– Spoiler Review –
“Brothers of the Broken Horn,” brings back my second favorite The Clone Wars character, Hondo Ohnaka, in a style befitting the once (and hopefully future) pirate king. As thoroughly entertaining, hilarious, and exciting as the episode may be, it certainly reiterates an issue I had upon viewing “The Lost Commanders” only a few episodes ago on Star Wars Rebels: how I thought bottle episodes were going to be a thing of the past.
I didn’t go into too much detail regarding how I felt the season opener dipped in tone a little too much from “The Siege of Lothal” in its review, but “Broken Horn,” gave me the same feeling, if only a little stronger. Both “Commanders” and “Broken Horn” feel a lot like early S1 episodes, where the stakes weren’t particularly high but the crew had entertaining adventures nonetheless i.e. “bottle episodes.” All that changed by the end of season 1 and was continued in “Siege,” which brought the consequences up a few notches for our crew and showed they’d have to be careful and always looking over their shoulders going forward. To make a tone setting opener and then mostly disregard said tone is a little disappointing, as “Broken Horn” features the crew more worried about who’s scrubbing the windows than if the Empire is around the corner or if they’ll get a base for the Rebel fleet. It’s still early in the season and there’s no doubt that’ll change going forward, but one wonders about the choice of making an episode such as this one and what repercussions, if any, will come from its events.
But don’t get me wrong, I was entertained by this episode on several levels, starting with Hondo’s glorious return. While he was obviously hit hard by the Empire taking over, Hondo’s still as spry, crafty, and untrustworthy as ever. However, the one thing old age has given him is a touch of nostalgia and maybe a little delusion (especially for the Jedi, claiming Obi-Wan might’ve been his friend), as he certainly never seems to think he’s fallen too far that he can’t be a pirate king once again. Jim Cummings delivers excellently and the dialogue is chock full of almost instant classics for Hondo, with his retort about the Azmorigan’s wife and his line, “Oh the stories I could tell you…so many of them true,” being stand outs for me. What I always enjoyed the most about Hondo was his questionable character, as he’d be helping the Jedi at first, then turning on them or attacking younglings the next. But in the end, he just laughed it all off as a joke while seemingly making a valid point or wise advice. His penchant for surprisingly blunt and meaningful goodbyes continues, as he helps Ezra recognize he’s truly a Jedi before disappearing into the galaxy once again.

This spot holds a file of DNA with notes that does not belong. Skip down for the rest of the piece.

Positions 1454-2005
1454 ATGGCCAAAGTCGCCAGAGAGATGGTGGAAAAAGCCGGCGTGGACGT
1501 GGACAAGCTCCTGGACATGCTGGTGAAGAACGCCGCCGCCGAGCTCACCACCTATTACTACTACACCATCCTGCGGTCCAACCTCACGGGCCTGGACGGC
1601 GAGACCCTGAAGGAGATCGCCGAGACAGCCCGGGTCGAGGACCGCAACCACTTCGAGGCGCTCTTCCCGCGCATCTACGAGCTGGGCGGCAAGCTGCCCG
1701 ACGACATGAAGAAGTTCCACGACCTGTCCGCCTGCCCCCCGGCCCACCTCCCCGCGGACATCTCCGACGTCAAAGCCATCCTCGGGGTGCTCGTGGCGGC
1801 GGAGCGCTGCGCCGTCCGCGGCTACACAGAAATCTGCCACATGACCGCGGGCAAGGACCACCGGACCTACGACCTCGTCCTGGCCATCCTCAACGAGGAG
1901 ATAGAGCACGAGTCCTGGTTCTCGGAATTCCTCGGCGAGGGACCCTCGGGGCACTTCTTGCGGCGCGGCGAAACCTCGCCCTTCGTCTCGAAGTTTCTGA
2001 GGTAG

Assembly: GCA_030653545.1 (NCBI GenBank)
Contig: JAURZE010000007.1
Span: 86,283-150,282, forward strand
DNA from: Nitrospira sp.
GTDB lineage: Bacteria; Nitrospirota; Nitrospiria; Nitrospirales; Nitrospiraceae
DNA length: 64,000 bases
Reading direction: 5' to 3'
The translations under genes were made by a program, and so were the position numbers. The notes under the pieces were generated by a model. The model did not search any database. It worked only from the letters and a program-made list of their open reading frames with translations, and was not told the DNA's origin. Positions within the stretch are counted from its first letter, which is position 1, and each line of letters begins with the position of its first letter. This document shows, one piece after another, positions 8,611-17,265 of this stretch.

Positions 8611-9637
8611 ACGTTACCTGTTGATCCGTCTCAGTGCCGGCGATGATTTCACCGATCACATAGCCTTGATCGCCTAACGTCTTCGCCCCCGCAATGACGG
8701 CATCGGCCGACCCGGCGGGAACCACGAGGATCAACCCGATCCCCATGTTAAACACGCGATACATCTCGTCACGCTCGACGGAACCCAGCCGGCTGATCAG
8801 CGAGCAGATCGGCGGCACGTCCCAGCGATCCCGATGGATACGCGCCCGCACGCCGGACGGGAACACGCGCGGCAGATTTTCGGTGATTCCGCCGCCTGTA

In my review for “Always Two There Are,” I had hoped Ezra’s discontent with dueling teachers wouldn’t be disregarded and dropped without being touched on. Thankfully “Broken Horn” tackles the issue and somehow makes Hondo, the Azmorigan, Vizago, and even Chopper integral to the solution. But while it was nice to see some of these characters again (especially Hondo), it felt odd that Ezra’s issue about what he truly wants to be couldn’t have been tackled by the characters we already have on the show. It’s great that Hondo points out Ezra’s Jedi innards, but shouldn’t Ezra have known that about himself already when he sacrificed himself so that Sabine, Zeb, and Chopper could escape from the Inquisitors last week? When he got to talk to Yoda? Or couldn’t Hera been a little more motherly instead of her switching to demanding mode here? That all aside, watching Ezra deliberate on his future opens up an even more interesting idea to consider: what if he ends up going out on his own, much like Ahsoka did, with his Jedi skills? He doesn’t necessarily have to become a Jedi and giving him a fate other than what we all can predict would be a fun and bold thing for the show to do.